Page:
Library Association Ranks Most Challenged Books in America
This week marks the 25th anniversary of "Banned Book Week," an effort by the American Library Association to promote freedom of access to "unorthodox or unpopular" written works as well as freedom of expression within these books.
"Throughout history, there always have been a few people who don't want information to be freely available. And this is still true," said ALA President Leslie Burger. "Banned Books Week reminds us that we must remain vigilant."
Each year, the ALA publishes the top ten "challenged" books of the previous year. These are books that individuals or groups request be removed from libraries and schools. In 2005, the ALA received 405 such challenges.
The "10 Most Challenged Books of 2005," according to the American Library Association
"It's Perfectly Normal" for homosexuality, nudity, sex education, religious viewpoint, abortion and being unsuited to age group;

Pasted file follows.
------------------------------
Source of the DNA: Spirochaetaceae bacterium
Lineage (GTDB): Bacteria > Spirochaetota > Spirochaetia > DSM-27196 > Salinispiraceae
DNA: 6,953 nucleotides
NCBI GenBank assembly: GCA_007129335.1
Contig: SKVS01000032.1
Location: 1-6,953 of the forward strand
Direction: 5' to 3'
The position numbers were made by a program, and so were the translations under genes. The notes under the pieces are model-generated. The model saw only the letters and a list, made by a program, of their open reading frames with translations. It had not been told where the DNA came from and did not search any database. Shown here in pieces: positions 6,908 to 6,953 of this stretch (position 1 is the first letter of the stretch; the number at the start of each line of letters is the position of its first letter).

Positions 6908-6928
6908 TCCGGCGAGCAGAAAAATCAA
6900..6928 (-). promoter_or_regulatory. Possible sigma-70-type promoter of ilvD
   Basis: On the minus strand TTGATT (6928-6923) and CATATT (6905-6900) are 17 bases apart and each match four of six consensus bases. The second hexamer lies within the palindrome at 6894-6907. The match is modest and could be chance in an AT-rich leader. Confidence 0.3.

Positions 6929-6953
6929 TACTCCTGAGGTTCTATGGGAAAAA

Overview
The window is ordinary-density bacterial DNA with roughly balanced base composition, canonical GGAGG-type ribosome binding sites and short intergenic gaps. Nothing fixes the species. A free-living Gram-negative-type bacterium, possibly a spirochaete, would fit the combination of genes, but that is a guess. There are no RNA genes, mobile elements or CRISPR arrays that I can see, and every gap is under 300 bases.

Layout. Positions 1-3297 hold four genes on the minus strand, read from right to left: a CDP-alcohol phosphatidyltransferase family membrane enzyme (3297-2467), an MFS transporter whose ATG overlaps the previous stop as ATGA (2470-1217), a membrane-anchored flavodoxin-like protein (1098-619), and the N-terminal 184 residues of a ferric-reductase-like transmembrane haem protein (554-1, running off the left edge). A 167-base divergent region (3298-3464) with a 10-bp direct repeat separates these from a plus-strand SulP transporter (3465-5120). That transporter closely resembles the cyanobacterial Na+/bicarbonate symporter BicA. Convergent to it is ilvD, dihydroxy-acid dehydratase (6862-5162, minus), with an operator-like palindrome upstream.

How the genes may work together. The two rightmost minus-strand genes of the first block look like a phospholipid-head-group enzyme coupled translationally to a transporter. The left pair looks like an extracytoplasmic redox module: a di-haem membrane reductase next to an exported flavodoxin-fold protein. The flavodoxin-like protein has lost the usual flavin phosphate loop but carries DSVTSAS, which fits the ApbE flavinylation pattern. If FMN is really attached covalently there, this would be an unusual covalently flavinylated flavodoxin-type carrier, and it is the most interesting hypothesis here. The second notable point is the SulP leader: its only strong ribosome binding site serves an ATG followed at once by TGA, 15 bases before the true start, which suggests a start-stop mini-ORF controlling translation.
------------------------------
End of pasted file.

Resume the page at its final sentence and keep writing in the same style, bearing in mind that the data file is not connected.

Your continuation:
"Forever" by Judy Blume for sexual content and offensive language;
"The Catcher in the Rye" by J.D. Salinger for sexual content, offensive language and being unsuited to age group;
"The Chocolate War" by Robert Cormier for sexual content and offensive language;
"Whale Talk" by Chris Crutcher for racism and offensive language;
"Detour for Emmy" by Marilyn Reynolds for sexual content;
"What My Mother Doesn't Know" by Sonya Sones for sexual content and being unsuited to age group;
Captain Underpants series by Dav Pilkey for anti-family content, being unsuited to age group and violence;
"Crazy Lady!" by Jane Leslie Conly for offensive language; and
"It's So Amazing! A Book about Eggs, Sperm, Birth, Babies, and Families" by Robie H. Harris for sex education and sexual content.